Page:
Friday, 17 July 2015

It's True What They Say

It's true what they say-

Practice makes perfect.

Though older, I am proving this one with my learning to free motion quilt.  The practice is  paying off.  I've read there is a magic number to this...10 as in 10 hours of practice to get good at something.  To become an Olympian it's 10 hours a day for 10 years.  I guess that's why there are so few of them and so many of the rest of us. 

Think big thoughts, but relish small pleasures.

This is an interesting one.  I believe it is enjoyment of small things that enables the big thought thinking. Recognizing the small things that are enjoyable whether it's sunshine, clean sheets, a cup of good coffee, Friday afternoons, etc. boosts our overall satisfaction with our lives. That in turn helps us tackle the big things that need doing or resolving or thinking about.

A day of worry is more exhausting than a week of work.

My ability to worry set in early in life.  Always a serious looking child, my behaviour was also cautious and I feel like I was ever mindful of dangers. With grown-up experiences, I've learned firsthand that worry has a weight to it.  It is true that it really can weigh you down...literally, besides wearing you out.  The saying "weight lifted off your shoulders" is also true just as they say.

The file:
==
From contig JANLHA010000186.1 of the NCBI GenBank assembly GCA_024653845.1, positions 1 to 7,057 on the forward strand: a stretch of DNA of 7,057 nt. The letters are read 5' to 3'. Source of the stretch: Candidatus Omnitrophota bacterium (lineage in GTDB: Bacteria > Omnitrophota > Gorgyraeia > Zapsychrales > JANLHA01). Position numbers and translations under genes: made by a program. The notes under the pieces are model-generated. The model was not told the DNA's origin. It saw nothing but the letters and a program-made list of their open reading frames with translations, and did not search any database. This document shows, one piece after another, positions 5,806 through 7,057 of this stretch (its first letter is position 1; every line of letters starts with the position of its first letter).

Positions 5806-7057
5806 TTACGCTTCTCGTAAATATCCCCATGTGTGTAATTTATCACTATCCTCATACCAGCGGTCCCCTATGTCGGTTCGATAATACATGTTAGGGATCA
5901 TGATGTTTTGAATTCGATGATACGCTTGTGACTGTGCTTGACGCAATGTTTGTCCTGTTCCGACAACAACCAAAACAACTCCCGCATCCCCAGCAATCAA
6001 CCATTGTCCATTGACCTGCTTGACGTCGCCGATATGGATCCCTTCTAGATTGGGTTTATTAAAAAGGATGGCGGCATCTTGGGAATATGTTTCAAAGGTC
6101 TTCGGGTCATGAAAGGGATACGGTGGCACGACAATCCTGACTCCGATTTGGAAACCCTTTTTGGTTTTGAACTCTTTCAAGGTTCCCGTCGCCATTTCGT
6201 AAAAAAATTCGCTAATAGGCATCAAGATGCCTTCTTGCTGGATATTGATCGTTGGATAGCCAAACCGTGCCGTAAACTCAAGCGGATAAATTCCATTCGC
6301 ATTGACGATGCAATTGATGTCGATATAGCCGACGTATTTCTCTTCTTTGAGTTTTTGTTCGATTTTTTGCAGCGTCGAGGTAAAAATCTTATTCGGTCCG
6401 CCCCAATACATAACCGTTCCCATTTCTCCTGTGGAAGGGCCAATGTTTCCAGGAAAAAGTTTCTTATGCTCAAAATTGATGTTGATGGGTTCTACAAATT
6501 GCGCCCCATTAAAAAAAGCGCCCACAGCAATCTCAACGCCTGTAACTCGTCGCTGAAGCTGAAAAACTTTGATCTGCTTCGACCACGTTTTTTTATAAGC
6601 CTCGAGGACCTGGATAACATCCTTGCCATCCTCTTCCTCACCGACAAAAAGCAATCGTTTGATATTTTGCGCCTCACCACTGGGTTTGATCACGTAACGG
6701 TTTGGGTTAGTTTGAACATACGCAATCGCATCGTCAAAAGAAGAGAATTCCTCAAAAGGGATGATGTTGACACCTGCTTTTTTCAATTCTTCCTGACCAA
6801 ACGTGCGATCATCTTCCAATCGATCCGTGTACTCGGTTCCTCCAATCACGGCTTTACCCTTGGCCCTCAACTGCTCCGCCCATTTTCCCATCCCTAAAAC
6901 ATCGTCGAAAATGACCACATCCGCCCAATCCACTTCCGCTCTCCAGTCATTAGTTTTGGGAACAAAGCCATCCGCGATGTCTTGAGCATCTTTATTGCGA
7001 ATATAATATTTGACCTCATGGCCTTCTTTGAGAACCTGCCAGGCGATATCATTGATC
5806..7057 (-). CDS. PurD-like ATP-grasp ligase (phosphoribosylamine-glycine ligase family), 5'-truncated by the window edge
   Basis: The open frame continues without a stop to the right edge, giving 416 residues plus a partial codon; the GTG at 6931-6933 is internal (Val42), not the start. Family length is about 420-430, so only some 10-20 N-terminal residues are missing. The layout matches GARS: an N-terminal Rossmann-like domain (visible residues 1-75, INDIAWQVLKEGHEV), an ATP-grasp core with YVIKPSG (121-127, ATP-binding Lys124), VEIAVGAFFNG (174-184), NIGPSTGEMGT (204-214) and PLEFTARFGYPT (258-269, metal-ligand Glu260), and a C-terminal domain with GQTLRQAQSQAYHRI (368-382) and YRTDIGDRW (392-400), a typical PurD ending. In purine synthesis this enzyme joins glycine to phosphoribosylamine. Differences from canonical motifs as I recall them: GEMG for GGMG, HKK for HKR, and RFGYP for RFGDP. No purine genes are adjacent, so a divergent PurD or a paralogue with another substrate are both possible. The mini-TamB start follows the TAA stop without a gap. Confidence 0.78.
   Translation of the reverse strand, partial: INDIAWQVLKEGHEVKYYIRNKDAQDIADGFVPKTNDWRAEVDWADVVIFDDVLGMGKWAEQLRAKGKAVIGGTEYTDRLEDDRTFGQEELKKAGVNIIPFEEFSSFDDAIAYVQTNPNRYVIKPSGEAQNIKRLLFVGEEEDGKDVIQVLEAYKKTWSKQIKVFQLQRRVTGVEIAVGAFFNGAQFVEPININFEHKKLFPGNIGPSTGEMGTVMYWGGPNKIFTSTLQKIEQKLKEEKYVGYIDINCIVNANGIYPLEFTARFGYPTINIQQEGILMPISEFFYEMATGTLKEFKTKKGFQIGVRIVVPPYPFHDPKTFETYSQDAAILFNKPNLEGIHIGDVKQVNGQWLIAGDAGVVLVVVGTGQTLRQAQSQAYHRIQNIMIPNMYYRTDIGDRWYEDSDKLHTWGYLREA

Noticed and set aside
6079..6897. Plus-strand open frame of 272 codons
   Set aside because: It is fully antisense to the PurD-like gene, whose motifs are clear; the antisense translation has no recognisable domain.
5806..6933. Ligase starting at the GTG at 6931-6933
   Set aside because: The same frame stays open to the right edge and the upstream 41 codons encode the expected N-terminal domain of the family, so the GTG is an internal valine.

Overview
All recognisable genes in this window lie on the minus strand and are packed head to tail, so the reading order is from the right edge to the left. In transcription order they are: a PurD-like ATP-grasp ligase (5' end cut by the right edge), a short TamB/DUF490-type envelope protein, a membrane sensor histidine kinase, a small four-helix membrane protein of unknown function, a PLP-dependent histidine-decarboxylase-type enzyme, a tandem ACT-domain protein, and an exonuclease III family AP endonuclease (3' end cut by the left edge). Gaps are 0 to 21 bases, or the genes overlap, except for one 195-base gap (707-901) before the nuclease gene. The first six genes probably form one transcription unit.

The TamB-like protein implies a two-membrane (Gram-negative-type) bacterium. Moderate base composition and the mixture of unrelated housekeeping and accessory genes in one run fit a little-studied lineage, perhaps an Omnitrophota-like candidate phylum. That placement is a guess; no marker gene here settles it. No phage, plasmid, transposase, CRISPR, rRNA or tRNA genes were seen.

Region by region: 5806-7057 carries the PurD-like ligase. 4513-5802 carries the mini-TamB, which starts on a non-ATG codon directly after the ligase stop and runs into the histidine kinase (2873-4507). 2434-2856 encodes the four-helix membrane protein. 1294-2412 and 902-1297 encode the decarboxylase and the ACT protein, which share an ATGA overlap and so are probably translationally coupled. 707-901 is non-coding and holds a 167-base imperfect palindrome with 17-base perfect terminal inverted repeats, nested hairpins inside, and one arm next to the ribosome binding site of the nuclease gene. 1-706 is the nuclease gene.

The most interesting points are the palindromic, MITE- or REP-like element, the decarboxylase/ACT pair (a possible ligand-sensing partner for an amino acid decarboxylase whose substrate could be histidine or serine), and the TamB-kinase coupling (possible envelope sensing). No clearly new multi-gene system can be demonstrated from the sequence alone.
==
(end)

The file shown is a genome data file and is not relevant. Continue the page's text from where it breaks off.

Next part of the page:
Common sense is not so common.

People are getting crazier.  Perhaps I shouldn't say that out loud and maybe that thought is a function of my age and background.  My references for when common sense seemed to be more common is outport Newfoundland...small villages made up of homogenous people who as a group were God fearing, hard-working and would give the shirt off their back to help others.  Grounded, salt of the earth types and not much variation to be found. It seems like the world has moved very, very far beyond those simpler times.
But it is not just me who believes common sense is getting rarer.  Hubby is right there with me in this belief.  Just about every day he reads me something from the papers that confirms our belief.  Wish it wasn't so.  Yes I do.
But really people have been thinking this thought for a very long time. Voltaire, sizing up the people around him in 1764, is credited with being the first to voice this sentiment out loud.  So there.

Health is better than wealth.

 I grew up with two sayings about this.

One:
I was feeling blue cause I had no shoes
Till, upon the street,
I met a man who had no feet.
Two:
It's bad to be poor but it's worse to be sore.

Wealth can't protect you from illness or certain diseases.  It can't save you when you do get one of the life threatening ones.  Money does not provide any guarantee that you will be saved from any of the ills that can afflict us all, mental or physical.

So cling to, value and cherish good health. 

Yes it's true what they say.